A couple weeks ago Paul sent an email to the Baltzersen’s staff, offering an invitation from our good friends North Star Micro Roasters in Leeds and Falcon Specialty Coffee, as they were hosting a 2014 Rwanda Cup of Excellence. Our baristas Paul and Ben were obviously quite excited, and young Aidan was tempted as well. Even Rob got on board, after some convincing.
Ben: Rob, are you coming to this cupping?
Rob: dunno, it’s on my day off.
Ben: but it’s in Leeds. You live there.
Rob: yeah, but I have a lot of things to do, you know. Like… things.
Ben: there’s free pizza and beer.
Ben: and we get paid for 3 hou-
Rob: I’m in.
Such was it that Paul, Ben, Aidan and Rob found themselves in a warehouse district of north-east Leeds on a cold and dark evening in late September, facing some of the finest coffee roasts Rwanda has to offer. What follows is some individual accounts of taste, comparison, experience and downright scrumptous coffee.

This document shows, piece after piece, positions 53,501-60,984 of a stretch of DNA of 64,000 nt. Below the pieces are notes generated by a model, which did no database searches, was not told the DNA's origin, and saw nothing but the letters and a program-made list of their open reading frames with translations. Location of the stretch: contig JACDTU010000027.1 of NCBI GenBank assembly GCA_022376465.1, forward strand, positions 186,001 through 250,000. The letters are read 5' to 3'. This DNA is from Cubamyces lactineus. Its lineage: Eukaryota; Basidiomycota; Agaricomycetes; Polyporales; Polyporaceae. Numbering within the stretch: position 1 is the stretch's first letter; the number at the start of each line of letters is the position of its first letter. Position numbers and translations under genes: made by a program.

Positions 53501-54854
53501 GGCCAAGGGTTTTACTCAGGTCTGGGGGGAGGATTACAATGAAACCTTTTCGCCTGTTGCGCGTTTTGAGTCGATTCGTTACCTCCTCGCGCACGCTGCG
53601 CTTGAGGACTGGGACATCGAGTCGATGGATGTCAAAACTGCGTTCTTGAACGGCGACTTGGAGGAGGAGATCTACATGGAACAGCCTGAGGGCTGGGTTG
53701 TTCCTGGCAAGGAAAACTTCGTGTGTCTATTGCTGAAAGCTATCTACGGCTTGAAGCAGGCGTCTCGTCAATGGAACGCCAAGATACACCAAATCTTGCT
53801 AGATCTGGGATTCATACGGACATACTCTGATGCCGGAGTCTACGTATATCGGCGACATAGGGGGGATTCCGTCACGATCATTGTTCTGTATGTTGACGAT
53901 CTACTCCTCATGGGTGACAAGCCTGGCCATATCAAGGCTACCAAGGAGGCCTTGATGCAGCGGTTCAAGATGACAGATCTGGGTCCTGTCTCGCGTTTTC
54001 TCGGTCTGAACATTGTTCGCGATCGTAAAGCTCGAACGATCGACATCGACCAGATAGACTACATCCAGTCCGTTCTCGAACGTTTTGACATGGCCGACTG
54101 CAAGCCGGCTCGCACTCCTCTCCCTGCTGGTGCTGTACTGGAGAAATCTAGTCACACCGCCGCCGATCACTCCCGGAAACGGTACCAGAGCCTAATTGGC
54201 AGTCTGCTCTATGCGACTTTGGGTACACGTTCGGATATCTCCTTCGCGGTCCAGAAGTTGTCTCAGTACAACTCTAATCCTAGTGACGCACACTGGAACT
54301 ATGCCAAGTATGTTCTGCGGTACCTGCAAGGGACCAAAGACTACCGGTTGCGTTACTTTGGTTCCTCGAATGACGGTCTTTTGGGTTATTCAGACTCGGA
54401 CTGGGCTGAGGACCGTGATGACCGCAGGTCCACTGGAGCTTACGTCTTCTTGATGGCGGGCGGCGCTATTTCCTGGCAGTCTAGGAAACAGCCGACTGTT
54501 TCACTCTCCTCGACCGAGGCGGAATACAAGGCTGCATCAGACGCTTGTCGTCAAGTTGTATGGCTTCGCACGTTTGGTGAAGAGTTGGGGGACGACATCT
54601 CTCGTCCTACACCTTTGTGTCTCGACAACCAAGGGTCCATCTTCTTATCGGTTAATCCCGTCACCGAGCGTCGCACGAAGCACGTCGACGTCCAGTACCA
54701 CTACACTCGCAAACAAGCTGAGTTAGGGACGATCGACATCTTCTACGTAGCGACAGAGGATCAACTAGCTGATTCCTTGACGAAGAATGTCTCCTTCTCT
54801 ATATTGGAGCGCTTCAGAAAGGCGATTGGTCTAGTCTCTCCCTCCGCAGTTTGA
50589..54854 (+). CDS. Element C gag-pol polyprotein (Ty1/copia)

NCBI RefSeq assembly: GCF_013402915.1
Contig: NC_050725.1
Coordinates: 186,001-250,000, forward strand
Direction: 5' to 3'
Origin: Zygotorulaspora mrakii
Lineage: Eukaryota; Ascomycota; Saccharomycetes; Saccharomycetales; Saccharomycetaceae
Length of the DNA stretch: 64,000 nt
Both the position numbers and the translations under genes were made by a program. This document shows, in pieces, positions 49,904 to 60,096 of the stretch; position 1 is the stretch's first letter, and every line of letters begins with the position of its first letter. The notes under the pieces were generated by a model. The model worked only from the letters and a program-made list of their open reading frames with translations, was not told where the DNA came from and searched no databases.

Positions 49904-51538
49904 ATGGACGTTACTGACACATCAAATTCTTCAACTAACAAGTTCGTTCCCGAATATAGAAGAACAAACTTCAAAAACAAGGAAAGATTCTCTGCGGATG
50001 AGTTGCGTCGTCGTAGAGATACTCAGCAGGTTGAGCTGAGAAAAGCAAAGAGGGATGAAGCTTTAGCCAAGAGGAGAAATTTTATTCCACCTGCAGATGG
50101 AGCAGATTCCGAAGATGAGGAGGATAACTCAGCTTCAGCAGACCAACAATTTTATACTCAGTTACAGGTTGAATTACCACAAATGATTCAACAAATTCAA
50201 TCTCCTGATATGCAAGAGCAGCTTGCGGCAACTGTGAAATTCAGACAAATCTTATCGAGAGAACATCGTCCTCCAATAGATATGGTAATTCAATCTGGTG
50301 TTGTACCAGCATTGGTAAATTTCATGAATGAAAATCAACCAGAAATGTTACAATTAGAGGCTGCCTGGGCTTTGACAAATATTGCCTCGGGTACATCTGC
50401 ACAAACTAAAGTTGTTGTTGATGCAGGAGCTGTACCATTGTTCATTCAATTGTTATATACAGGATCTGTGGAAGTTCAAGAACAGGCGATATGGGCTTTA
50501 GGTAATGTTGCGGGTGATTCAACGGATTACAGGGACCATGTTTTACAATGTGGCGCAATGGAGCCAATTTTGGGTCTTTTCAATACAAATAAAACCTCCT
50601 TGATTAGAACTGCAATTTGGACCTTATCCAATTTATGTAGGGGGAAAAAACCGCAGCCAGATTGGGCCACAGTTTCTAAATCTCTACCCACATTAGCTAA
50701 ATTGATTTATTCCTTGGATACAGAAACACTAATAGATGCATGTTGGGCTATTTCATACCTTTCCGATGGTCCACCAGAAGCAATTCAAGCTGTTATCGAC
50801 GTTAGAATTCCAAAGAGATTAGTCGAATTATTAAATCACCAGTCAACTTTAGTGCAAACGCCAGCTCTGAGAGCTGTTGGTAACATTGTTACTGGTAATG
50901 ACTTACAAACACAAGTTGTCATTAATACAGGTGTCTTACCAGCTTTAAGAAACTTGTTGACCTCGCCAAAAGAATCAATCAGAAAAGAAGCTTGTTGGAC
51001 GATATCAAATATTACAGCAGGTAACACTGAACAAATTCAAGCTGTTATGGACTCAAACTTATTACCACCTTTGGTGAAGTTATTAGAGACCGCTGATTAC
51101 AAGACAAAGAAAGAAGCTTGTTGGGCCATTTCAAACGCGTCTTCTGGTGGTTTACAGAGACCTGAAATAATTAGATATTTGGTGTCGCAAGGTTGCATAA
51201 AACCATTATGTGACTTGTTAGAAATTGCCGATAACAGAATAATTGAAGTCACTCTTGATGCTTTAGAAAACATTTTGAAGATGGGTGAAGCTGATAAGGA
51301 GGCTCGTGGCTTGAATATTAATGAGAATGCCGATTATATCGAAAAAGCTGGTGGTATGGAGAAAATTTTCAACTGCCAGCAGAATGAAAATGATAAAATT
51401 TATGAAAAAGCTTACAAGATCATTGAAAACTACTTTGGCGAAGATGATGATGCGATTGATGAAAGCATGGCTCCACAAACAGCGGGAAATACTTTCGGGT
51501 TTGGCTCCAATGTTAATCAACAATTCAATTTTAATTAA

2014 Rwanda Cup of Excellence:
A cupping is essentially the coffee equivalent of a tea tasting; and involves smelling the beans as a whole, when ground and finally with water added. When this wonderfully heady process has been completed, then it’s time to get down to the tasting. For more information, please check out Paul’s previous blog article.
Now, take four members of Baltzersen’s staff and mix them with a liberal helping of their coffee peers. Then, infuse with 28 high-quality Single Origin coffees from Rwanda. Next, sprinkle in some free beer, pizza and chocolate; and finally leave to filter through North Star Roasters HQ for about three hours. The result of this potent concoction was a wonderful evening attending my second cupping.